Daily Archives: October 8, 2016

FPAC AT 25 YEARS, October 2016

October 8, 2016

FPAC AT 25 YEARS, October 2016

By Arturo P. Garcia13873013_1324606377564532_7512145118864865215_n

The Festival of Filipino Arts and Culture (FPAC) was first held in 1991 at the Los Angeles Community College (LACC) rights after the Los Angeles Riots that burned and looted the city for weeks.

It is a quite of a metamorphosis from a year of turmoil and race riots into a celebration of culture and arts of the Filipino race.

Now, on its 25 years, after more than 20 years of by being by the sea and going to the center of the city, it finally FPAC went to the Echo Park. north of Historic Filipino town, its rightful home.

For a long time, we were arguing, specially me had been arguing that FPAC should be in Echo Park, right besides the Historic Filipino town. Our own home away from home-the homeland Philippines.

But too many considerations have been considered so it was delayed for 25 years.

Actually, the Feast of Our Lady of Penafrancia, one of the largest fiestas in the Philippines had been held at Echo Park. It was led by the regional organization United Bicolandia of Los Angeles (UBLA) for more than 40 years.

It was relocated to the Lincoln Heights because it has a lake for the customary fluvial parade because Echo Park was closed for almost three years. The feast that was held every September decided to make Lincoln Heights its permanent place since then.

When holding the FPAC became tedious because of too many restrictions by the beach, FPAC looked for other venues. That’s when we advocated for Echo Park or Lincoln Park . But some FPAC organizers who belong to the upper strata rejected it and opted for Grand Park in downtown for maximum effect.

I myself did not go that year at Grand Park because it’s too hot and the place was an urban jungle. It was not fit for a big festival like FPAC. It is only good for concerts and political rallies because it was designed for that. Besides , they just made do for a park that is not so grand and big that make Los Angeles a dwarf and mediocre in compared to great cities like San Francisco or New York.

Many maybe thinks that Echo Park is still a ghetto. And I don’t blame them for that. I loved the San Pedro venue like all the Filipinos who goes there every FPAC Days because of sentimental reasons. It reminds us of the Manila Bay and any other shores that look like the Philippines.

I was sad when FPAC left San Pedro. But it was worth the exodus. I personally saw and felt the restrictions by some angry and jaundiced eyes San Pedro resident that don’t want FPAC to be there. Our space became smaller and smaller. As years goes by anger built up inside me. Anger about racism.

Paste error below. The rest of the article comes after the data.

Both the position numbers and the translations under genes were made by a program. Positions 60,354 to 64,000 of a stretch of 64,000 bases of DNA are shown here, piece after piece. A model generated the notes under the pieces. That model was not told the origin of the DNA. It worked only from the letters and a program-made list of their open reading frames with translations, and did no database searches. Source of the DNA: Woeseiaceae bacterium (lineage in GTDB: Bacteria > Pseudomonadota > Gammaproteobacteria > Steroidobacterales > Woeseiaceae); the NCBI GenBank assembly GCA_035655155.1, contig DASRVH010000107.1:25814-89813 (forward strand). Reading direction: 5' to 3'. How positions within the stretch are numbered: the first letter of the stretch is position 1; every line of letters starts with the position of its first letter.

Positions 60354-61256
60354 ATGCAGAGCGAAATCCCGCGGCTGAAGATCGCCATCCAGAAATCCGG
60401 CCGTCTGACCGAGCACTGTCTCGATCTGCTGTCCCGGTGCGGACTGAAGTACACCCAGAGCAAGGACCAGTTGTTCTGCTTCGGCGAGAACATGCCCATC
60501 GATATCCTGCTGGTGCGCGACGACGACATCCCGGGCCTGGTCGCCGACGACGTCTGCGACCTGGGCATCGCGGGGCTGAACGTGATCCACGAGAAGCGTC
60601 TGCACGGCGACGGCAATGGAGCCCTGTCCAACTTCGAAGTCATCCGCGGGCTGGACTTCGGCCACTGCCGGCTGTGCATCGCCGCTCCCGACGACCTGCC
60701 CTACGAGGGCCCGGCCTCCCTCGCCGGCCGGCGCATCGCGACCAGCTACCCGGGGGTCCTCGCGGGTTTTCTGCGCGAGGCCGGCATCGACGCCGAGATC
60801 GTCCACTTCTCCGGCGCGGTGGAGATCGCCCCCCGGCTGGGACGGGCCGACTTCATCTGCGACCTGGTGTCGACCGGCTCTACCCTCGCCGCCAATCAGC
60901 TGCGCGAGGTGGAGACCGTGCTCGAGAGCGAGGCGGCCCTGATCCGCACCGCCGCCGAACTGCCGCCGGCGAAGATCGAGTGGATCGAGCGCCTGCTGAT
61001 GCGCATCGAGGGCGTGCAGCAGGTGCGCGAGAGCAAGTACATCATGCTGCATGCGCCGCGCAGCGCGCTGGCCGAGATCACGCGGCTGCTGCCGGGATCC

I hope just Echo Park people will be more accommodating than some of the biased resident who wanted to protect their turf. I don’t want to vent anymore because I might say something bad for these racist residents.

I cherish and missed my FPAC Days. I always host at FPAC at the dead hours early morning at the opening until 1:00 or 2 :00 PM when the main hosts arrive.

That’s what I learned in America, FilAms wont wake up early unlike Filipinos who are used to wake up at 5;00 AM or earlier to go to the fields or to catch up for their early ride to work.

Well, I sighed a great breath of relief that FPAC is finally home to Historic Filipinotown- south of Echo Park. It might not have the view to the beach but it has lake that echoes Laguna De Bay lake or nay other lakes in the Philippines.

Welcome Home, FPAC on your 25 years.

Hope you stay in Echo Park!



October 7, 2016
By Ago Pedalizo
San Francisco–High, But Not That Much Higher
First, if we look closely at the data, while Duterte’s overall support may seem high, it is not that much higher than that of his predecessors such as to warrant the significance that many are according it.
Take for instance the recent 76 percent figure from SWS. Those who cite this like to emphasize that this is the highest ever rating in decades.
What they leave out is the fact that this is just a mere five points higher than Aquino’s rating during the same period (71 percent), and a slightly higher seven points higher than Estrada (69 percent).
The same result is seen if one is to look at net satisfaction (percent satisfied minus percent dissatisfied), which SWS usually uses as a more meaningful indicator rather than just percent satisfied.
Duterte’s net satisfaction rating is +64 percent, which is just four percent higher than the +60 percent that Benigno Aquino III and Joseph Estrada all got, and two percent lower than what Ramos had received at +66 percent.
All of these fall under the category of “very good” under SWS’ classification system.